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Human exposure to phthalates is ubiquitous due to widespread commercial use. Although the compounds are reported to be rapidly metabolized, concentrations in the body appear to remain fairly stable due to ongoing exposure. The United States and Europe have banned some phthalates from consumer products primarily on the basis of reproductive toxicity data. However, not all phthalates are regulated; meanwhile, research indicates toxicity may extend to other endocrine targets such as the thyroid gland, which is critical for proper neurodevelopment. A new study now reports an association between prenatal exposure to certain phthalates and adverse effects on test scores used to evaluate children’s behavior and executive functioning [EHP 118:565–571; Engel et al.].
The prospective study was based on a multiethnic cohort of 404 women recruited during their first pregnancy for the Mount Sinai Children’s Environmental Health Study between 1998 and 2002. Each woman completed medical, sociodemographic, and lifestyle questionnaires and provided a urine sample between 25 and 40 weeks of pregnancy, which was used to measure phthalate metabolites. Metabolites were grouped according to their molecular weights.
When their children were approximately 4.5–5.5, 6–6.5, and 7–9 years old, 188 of the women completed the Behavior Rating Inventory of Executive Functioning (BRIEF) and the Behaviors Assessment System for Children-Parent Rating Scales (BASC-PRS), standardized forms used in clinical and research assessments of children’s executive functioning and behavior. Executive functions encompass planning to achieve goals, controlling attention and emotion, inhibiting inappropriate behaviors, and extrapolating from life experiences. Problematic behaviors assessed included hyperactivity, aggression, poor conduct, and issues with anxiety, attention, and adaptability.
High-molecular-weight phthalates—like those found in medical tubing and vinyl floor and wall coverings—were not associated with altered scores derived from the parent-report forms aside from a small association with reduced emotional control. However, low-molecular-weight phthalates—like those found in personal care products such as perfume, shampoo, cosmetics, and nail polish—were significantly associated with increased scores for aggression, attention and conduct problems, and depression.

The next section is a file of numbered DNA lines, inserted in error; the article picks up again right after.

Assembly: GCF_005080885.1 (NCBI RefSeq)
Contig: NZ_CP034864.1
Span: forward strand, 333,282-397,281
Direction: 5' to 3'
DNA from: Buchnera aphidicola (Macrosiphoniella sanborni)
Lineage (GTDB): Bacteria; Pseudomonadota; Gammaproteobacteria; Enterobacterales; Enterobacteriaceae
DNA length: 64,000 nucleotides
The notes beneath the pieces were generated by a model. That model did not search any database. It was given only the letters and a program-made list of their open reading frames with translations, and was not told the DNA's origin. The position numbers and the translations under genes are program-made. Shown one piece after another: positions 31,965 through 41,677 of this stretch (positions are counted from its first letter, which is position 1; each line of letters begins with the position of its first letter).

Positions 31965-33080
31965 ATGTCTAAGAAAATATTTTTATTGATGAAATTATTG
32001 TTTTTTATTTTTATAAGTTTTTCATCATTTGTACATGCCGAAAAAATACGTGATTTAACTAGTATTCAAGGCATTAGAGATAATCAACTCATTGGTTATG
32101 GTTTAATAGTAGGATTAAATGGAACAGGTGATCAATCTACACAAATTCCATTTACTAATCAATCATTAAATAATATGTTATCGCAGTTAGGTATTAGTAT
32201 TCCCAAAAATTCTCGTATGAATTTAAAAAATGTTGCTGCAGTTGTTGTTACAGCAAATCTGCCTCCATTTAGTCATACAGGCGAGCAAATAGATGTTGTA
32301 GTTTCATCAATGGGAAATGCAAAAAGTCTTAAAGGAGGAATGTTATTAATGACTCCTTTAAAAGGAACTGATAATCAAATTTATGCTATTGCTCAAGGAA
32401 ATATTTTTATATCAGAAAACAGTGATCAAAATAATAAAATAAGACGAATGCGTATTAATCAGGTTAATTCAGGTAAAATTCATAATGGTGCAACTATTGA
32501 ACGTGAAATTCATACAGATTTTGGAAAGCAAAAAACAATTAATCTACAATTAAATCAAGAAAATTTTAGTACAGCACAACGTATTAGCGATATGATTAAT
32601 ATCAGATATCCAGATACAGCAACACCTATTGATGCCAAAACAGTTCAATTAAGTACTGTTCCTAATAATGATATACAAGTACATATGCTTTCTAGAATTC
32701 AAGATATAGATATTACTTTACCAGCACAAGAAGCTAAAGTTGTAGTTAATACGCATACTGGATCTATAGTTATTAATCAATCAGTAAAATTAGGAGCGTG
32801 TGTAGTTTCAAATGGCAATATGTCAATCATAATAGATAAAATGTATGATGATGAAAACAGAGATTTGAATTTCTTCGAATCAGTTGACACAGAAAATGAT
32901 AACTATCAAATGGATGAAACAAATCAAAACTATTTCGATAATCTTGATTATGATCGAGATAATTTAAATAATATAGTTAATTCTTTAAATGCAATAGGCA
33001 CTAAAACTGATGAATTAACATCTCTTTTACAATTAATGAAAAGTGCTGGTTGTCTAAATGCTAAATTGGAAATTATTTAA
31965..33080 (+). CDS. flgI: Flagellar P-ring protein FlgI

The BASC-PRS includes a scale to help researchers weed out inaccurate assessments. The higher the resulting F-score, the more likely the assessment is to reflect an excessively negative evaluation of the child, a failure to follow instructions, random responding, or difficulty reading. When parent-report forms were restricted to those with F-scores of 0 or 1 (leaving 161 children in the analyses), most associations remained strong for boys but not girls. The sole exception was conduct problems, which remained significant for both girls and boys.
The behavioral problems assessed in this study are relevant to conditions such as oppositional defiant disorder, conduct disorder, and attention deficit/hyperactivity disorder. Diagnosing these conditions requires extensive testing beyond the scope of this study. Furthermore, this study cannot confirm that phthalate exposure caused these problems via altered thyroid function—or any other mechanism. However, thyroid-related phthalate toxicity makes a connection biologically plausible and underscores an urgent need to further investigate the effects of phthalates on neurodevelopment.